Democrats scored a political victory last Tuesday by winning a special election in a Republican congressional bastion in upstate New York where Medicare was the main issue. They should enjoy it while they can because this momentary triumph will turn to ashes if they think they can win next year’s national elections on the slogan that they did nothing to stop the soaring cost of Medicare.
Poll after poll shows that the American people are worried about the budget and the unsustainable national debt. Medicare is the biggest contributor to the debt and the annual budget deficit. Doing nothing is not an option.
But too many Americans like to have their cake and eat it, too. When proposed cuts affect the benefits they receive from entitlements like Medicare and Social Security, they balk. Don’t touch my Medicare! In New York’s 26th Congressional District race, Democrats successfully preyed on those fears by claiming the GOP’s reform plan would victimize seniors.
In fact, the plan authored by Rep. Paul Ryan, R-Wisc., wouldn’t affect seniors over 55 and would not take full effect until 2021. Claiming that it amounts to throwing Grandma off the train is sheer demagoguery. It’s as phony as the notion of “death panels” leveled at President Obama’s Affordable Care Act (“Obamacare”).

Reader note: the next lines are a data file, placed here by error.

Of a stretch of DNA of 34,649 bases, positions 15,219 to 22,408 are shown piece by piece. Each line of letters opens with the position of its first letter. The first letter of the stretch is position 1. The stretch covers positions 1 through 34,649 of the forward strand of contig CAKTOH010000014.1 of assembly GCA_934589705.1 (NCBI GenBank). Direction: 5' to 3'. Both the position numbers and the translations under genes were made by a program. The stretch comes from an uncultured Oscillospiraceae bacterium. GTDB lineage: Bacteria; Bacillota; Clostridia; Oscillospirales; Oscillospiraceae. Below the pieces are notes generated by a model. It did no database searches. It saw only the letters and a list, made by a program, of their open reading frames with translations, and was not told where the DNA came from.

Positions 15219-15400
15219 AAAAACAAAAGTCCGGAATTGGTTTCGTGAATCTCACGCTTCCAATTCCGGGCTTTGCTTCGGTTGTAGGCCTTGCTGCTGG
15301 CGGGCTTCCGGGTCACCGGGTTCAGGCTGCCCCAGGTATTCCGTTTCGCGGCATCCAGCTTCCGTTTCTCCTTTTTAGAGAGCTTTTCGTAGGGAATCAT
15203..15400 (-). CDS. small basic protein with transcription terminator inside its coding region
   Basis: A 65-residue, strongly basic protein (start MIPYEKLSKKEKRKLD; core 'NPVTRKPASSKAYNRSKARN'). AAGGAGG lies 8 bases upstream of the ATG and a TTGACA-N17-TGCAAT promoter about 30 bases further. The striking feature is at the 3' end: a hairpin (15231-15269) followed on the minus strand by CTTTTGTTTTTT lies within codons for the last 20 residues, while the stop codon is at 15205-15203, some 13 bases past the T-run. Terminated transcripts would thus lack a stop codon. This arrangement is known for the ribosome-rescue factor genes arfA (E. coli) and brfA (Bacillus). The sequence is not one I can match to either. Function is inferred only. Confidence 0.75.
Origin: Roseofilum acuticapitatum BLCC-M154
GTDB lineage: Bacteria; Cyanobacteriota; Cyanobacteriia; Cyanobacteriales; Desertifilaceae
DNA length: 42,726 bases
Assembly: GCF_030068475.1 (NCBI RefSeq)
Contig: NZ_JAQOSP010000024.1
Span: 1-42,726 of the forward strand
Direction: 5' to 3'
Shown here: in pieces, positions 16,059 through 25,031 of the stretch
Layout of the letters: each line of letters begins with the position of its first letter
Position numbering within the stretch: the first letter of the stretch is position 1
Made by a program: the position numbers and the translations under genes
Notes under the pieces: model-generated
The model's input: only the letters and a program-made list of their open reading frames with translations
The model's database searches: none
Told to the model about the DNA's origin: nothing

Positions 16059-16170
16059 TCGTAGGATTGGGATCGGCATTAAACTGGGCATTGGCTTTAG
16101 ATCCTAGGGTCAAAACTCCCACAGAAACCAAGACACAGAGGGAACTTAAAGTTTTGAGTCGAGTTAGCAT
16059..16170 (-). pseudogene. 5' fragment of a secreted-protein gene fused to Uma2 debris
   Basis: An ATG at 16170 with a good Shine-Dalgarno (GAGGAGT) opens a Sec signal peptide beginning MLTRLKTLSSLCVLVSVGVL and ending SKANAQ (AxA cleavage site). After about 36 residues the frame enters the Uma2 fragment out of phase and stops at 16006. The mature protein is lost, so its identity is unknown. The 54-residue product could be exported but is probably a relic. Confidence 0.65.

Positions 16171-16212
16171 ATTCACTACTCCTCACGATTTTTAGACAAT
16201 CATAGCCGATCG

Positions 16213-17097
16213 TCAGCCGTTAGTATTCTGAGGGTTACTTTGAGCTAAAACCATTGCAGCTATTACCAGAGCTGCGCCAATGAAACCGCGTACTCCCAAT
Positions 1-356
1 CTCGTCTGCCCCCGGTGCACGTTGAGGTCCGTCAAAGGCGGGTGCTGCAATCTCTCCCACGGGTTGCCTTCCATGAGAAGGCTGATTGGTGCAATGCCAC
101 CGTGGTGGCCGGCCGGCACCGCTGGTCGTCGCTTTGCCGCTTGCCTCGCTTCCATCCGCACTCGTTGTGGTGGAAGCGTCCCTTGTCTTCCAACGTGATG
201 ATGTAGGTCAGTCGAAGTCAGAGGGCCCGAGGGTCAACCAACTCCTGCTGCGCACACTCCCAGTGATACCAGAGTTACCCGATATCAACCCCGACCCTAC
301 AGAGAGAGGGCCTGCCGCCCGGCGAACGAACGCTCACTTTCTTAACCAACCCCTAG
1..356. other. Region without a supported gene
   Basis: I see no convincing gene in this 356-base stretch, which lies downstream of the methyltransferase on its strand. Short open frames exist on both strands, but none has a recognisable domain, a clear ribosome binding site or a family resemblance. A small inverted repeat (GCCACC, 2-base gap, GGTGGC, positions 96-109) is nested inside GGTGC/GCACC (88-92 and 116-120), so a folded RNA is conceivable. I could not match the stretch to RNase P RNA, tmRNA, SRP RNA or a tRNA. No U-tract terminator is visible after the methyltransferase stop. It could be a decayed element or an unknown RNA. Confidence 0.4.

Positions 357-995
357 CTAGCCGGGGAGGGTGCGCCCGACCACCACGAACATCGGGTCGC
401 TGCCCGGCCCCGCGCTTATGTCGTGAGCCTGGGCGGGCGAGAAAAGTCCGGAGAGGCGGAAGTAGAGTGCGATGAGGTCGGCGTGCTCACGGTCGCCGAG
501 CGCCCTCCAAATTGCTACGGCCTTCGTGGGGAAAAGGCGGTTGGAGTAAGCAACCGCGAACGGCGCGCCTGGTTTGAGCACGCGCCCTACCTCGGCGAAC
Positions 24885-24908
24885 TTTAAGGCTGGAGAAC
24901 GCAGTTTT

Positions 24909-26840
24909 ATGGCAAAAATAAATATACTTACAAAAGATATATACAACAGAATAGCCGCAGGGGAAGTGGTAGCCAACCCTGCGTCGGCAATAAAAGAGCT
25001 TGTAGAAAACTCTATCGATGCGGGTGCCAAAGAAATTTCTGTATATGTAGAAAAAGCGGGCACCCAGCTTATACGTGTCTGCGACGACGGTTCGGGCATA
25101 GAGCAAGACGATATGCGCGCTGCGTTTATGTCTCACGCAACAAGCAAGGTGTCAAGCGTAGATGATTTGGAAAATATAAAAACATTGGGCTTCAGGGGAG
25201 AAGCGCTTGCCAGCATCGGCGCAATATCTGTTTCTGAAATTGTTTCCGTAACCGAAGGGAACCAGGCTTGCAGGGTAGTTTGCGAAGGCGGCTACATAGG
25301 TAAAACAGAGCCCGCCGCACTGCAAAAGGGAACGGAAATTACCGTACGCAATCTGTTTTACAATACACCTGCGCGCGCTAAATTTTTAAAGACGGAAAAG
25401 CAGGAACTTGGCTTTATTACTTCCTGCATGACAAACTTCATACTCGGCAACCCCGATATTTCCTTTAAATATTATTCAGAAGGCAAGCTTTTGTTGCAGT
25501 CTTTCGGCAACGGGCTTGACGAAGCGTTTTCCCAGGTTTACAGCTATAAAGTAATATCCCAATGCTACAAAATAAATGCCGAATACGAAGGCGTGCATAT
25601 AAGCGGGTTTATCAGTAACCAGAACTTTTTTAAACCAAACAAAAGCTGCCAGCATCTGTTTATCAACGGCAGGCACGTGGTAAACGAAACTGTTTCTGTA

Yet even without the hype, Rep. Ryan’s plan is flawed and impractical. It changes a government program into a limited voucher plan that would leave many future seniors short of adequate medical coverage. It shifts costs to seniors rather than controlling the costs. And it’s based on a number of accounting gimmicks: Presumed “savings” are achieved by saying the government’s contributions to Medicare and Medicaid won’t grow at a rate greater than inflation.
That’ll be the day. Healthcare costs grow at a rate several times greater than inflation. Any plan that doesn’t take that into account is a fantasy. When the Democratic-controlled Senate forced a vote on the Ryan plan last week, it also went down to defeat, with the help of five GOP senators who know the plan won’t work.
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